Franklin County Commissioners are divided over whether to consider charging a fee to NorthStar Ambulance for its use of county dispatch services ahead of a discussion with ambulance representatives Tuesday.

The private ambulance service, based in Farmington, currently responds to about two-thirds of calls to county dispatch, but doesn’t pay for use of the service that’s generating their business, according to District 1 Commissioner Terry Brann.

“Since their existence, they’ve never paid,” Brann said. “I don’t know how they’ve been getting away with it. They’re a private business, and right now the county is paying for them to run their business. In my mind it isn’t right.”

NorthStar has used the county dispatch services for years and towns in Franklin County pay to guarantee service, but the question of whether the private ambulance service should also be paying to use county dispatch only recently came up, Brann said, when he started asking questions around it.

Lee Ireland, operations manager for NorthStar Ambulance, declined to comment. The discussion between NorthStar and commissioners is scheduled to take place at 9 a.m. Tuesday during commissioners’ regularly scheduled meeting.

Also on the agenda is final acceptance of the 2018-2019 county budget, a discussion on the proposed new CMP power line through Franklin County and the naming of an interim director for the dispatch center. Stan Wheeler, current director of the county dispatch center, is retiring June 30.

There is no formal proposal yet to charge NorthStar a specific fee, but just the idea has divided commissioners.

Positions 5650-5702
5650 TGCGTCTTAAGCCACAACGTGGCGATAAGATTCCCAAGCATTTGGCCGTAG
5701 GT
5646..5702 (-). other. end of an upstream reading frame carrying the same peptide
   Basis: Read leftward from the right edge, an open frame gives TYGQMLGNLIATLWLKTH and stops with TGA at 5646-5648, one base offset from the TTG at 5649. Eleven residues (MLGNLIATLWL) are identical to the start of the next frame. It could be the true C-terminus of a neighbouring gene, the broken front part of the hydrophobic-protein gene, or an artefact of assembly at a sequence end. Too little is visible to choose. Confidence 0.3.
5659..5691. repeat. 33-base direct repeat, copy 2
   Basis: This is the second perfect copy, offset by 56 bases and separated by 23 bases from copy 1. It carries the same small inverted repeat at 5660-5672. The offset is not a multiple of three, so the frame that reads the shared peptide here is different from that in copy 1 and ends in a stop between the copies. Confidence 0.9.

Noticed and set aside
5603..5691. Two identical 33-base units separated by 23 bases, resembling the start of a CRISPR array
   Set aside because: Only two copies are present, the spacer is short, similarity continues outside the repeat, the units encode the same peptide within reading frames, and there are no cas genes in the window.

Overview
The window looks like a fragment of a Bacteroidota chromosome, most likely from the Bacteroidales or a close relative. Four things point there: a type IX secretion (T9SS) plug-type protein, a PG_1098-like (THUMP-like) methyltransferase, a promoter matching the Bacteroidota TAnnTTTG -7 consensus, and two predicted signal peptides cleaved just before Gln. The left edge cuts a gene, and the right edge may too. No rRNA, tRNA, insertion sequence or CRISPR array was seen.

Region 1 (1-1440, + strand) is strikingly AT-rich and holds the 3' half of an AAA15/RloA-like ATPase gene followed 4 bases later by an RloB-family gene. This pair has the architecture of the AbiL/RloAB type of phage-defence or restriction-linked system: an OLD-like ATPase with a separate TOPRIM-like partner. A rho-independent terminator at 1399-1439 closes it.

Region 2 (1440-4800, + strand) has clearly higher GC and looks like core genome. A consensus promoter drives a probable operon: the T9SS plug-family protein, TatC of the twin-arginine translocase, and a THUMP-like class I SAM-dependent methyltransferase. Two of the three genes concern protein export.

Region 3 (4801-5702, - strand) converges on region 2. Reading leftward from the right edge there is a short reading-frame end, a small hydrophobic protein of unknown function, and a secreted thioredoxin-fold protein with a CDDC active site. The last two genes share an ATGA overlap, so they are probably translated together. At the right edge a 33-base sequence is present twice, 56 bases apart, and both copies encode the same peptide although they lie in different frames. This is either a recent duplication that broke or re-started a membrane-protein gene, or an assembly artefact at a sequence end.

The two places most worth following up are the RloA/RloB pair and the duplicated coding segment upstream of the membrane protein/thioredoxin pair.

“I’m not for it because they’re really the only emergency response for Franklin County,” said District 3 Commissioner Clyde Barker. “We’ve dispatched for them for a long time and it’s worked well.”

Other emergency services such as fire departments and animal control officers that use dispatch are run by towns who pay their portion of county taxes to get dispatch services, but that’s not the case with NorthStar.

“We give this to them as a free service, but they’re a for-profit company,” said District 2 Commissioner Charlie Webster, who like Brann said it is worth exploring a new fee. “The question has been asked, ‘Why do we do this for a private company?'”

He predicted if the county were to tack on an additional charge that NorthStar would add it on to the cost already charged the towns.

Alternatively, he said the cost could be passed on to insurance providers or private payments to NorthStar.

“Assuming we agree to charge them, it would be a lot cheaper to pay us $50,000 or $60,000 than to try and re-establish their whole business somewhere else,” Webster said. “If they want to stay in business, they have to have somebody send the calls in. We’ll have to wait and see what they say. They may be able to make an argument that any charge from us will just mean a higher cost to the towns.”

Bob Devlin, county administrator in neighboring Kennebec County, said what Franklin County is looking at isn’t unusual or unreasonable.

That county currently utilizes the state’s Regional Communications Center in Augusta, which is run by the Department of Public Safety, for dispatch. Individual towns contract with the center for the dispatch services they want, whether it be for fire, ambulance or law enforcement.

Some communities run their own ambulance services or contract with neighboring towns for them, he said.

“This is a private company out there asking for a service from a government agency and the government is saying, ‘Sure, there’s a cost,'” Devlin said of NorthStar. “What the commissioners are proposing is not unheard of, a new practice or unreasonable.”

Rachel Ohm — 612-2368

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Twitter: @rachel_ohm

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